Taking care of customers, helping customers, always has a future, and that’s what Apple talked about with their product release, was helping customers providing a real use case for this product that they’ve introduced. I’m not sure that it’s actually gonna work for reasons I’ll get into a little later, but they were focused on the customer.

The late Terry Pratchett and the author had a character in his books named C.M.O.T. Dibbler, and if you don’t know what the C.M.O.T. stands for, you gotta read the books. They’re hilarious. They’re really, really good. Regardless. Dibbler would show up wherever there was a crowd, anytime there was a crowd, day or night, peddling "sausage on a bun." You know, in other words, hot dogs to hungry folks, wherever that crowd emerged, right? Anytime there’s a scene in these books and there’s quite a few of these books, and a crowd pops up, so does Dibbler because he’s there to make a buck. He’s there to serve the customer’s needs. In a life imitating art situation.

There was a kid who climbed out a second, a second story window in New York City the other day, and as a crowd gathered to watch the police and fire departments help the kid down. Kid, teenager, I think he was probably sneaking out of, you know, his, his lover’s bedroom or something along those lines.

But you know, as, as the fire department and the police department helped the kid down and as a crowd gathered to watch them do this, a local ice cream truck showed up. Which is brilliant. I don’t know that Dibber or the ice cream truck has a long-term strategy, but their tactics are impeccable.

They’re saying, Hey, here’s a crowd of people. Some of them are hungry. That’s brilliant. From a tactical perspective, apple looks like it’s trying to do a similar thing as, as weird as that’s getting to sound. They’re not going to, they’re not getting hung up on buzzwords. They’re trying to create a particular customer experience based on what they think customers want.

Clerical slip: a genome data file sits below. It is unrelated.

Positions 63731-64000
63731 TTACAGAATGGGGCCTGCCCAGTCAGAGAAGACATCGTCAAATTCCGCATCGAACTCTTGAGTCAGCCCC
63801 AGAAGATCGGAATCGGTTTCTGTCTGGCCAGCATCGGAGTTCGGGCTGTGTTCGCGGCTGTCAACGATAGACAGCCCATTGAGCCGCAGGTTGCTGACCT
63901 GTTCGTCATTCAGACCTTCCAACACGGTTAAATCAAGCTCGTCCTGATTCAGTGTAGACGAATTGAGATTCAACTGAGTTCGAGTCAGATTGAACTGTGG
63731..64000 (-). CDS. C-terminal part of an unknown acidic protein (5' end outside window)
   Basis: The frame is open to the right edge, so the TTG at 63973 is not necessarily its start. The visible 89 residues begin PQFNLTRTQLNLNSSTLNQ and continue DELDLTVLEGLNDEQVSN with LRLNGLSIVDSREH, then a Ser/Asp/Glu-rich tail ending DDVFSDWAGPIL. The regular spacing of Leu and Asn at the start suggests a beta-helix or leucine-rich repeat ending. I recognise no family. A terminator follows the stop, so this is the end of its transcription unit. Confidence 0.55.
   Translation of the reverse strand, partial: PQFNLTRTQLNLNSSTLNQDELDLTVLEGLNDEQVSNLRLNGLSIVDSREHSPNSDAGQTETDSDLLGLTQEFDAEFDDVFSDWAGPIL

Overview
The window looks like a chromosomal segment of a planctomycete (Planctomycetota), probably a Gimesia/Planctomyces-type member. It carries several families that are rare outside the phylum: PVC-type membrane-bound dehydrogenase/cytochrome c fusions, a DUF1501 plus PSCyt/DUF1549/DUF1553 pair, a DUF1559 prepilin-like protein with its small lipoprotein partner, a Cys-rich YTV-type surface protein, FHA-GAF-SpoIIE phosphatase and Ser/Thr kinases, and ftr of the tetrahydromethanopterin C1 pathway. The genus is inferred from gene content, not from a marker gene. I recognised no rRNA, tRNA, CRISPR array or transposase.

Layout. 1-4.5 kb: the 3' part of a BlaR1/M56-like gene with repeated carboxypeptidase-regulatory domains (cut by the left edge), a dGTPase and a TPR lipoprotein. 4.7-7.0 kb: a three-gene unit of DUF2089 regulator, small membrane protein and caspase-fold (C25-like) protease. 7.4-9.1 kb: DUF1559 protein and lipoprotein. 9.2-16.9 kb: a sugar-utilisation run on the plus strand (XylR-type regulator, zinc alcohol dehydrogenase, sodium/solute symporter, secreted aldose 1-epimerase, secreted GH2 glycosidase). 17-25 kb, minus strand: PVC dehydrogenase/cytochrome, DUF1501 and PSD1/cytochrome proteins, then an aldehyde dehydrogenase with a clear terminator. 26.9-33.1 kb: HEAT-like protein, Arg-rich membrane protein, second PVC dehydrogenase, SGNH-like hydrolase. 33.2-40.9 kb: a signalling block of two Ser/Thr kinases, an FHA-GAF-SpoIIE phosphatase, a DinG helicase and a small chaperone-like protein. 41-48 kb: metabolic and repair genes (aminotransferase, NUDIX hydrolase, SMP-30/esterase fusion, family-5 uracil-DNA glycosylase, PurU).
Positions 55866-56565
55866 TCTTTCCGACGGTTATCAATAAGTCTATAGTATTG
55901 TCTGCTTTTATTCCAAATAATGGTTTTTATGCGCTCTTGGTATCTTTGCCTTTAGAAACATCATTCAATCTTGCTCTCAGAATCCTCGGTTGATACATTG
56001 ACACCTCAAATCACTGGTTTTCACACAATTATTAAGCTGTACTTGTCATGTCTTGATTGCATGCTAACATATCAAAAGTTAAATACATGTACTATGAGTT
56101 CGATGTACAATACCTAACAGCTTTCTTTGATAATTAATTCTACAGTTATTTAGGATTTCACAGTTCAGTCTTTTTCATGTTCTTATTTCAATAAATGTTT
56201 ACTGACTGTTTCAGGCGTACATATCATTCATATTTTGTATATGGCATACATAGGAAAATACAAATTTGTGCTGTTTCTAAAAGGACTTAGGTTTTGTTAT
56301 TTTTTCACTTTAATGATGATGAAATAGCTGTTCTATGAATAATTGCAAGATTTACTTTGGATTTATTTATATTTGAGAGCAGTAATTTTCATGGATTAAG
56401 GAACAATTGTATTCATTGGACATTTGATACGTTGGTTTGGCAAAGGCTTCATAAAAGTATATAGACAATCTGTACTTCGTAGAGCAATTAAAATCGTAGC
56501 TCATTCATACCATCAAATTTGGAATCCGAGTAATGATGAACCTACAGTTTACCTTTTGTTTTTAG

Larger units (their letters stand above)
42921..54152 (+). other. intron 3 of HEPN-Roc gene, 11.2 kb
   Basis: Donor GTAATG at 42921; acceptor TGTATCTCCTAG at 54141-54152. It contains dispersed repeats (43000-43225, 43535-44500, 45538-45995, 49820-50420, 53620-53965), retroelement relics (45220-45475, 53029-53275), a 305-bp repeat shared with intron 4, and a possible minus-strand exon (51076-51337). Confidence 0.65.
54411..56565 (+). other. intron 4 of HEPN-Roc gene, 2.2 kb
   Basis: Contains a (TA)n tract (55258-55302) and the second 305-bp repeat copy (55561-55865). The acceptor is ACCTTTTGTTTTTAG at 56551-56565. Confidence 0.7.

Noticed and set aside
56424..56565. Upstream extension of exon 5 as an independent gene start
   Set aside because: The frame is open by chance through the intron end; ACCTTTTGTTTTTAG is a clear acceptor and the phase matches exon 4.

They might be wrong about that latter part. I’m not a hundred percent sure that they’ve actually accurately judged the market for augmented and virtual reality goggles, especially those selling for $3,500. That’s the main reason why selling ice cream and hot dogs is easier show up where you expect to find hot or hungry people and you’re golden.

You’re in really good shape. But, and this is important, apple at least seems to be thinking about the customer’s problem more than they’re thinking about the technology. At the risk of sounding like a commercial for Apple here, cuz my point isn’t that Apple’s gonna win. My point is that they’re thinking about this the way that good marketers think about this.

They’re thinking about the way that you can use tools to connect with your customers more effectively. You can use data to connect with your customers more effectively. I have used the Meta Quests two for several years. It’s kind of a neat device. It’s kind of okay. It also has an enormous number of limitations.

I’ve talked about these before when I’ve talked about the Metaverse. You can’t easily pick up a drink. If I need a sip of water or a cup of coffee or something along those lines, I have to take the headset off to do that. You can’t easily take notes. So if you’re using this to connect with people in a meeting, you can’t really do that all that well.

Yes, there are some tools. Yes, there’s some software. I acknowledge all that. My point is, it’s not intuitive or simple to do compared to just, I don’t know, taking a note or reaching for my drink. Most importantly, you can’t interact with people around you. Why, while you’re wearing this thing. I’ve referred to it as a disconnecting technology.

When you use it, you have to disconnect from the people you’re physically with. It’s like going into another room. You’re literally absenting yourself from whatever is going on around you to use the product. That’s not compelling for lots of folks in an age when we can look at our phones and just look up and talk to somebody.

It’s such a different experience and such a disconnecting experience, and that’s undoubtedly playing a role in why you don’t see these things flying off the shelves. Apple’s product. The Vision Pro by contrast, provides a way to see through its lenses and pick up a drink or take notes or connect with people in the same room as you at the same time that you use the device.

That’s undoubtedly better. They’re thinking about how do customers use this and what do customers want to do with it in a different way. In a way that I think is pretty smart. The second smart thing they did was price it at a ridiculous price. It’s $3,500. The, the meta aquest is like 3 99 or 4 99. It’s dramatically cheaper.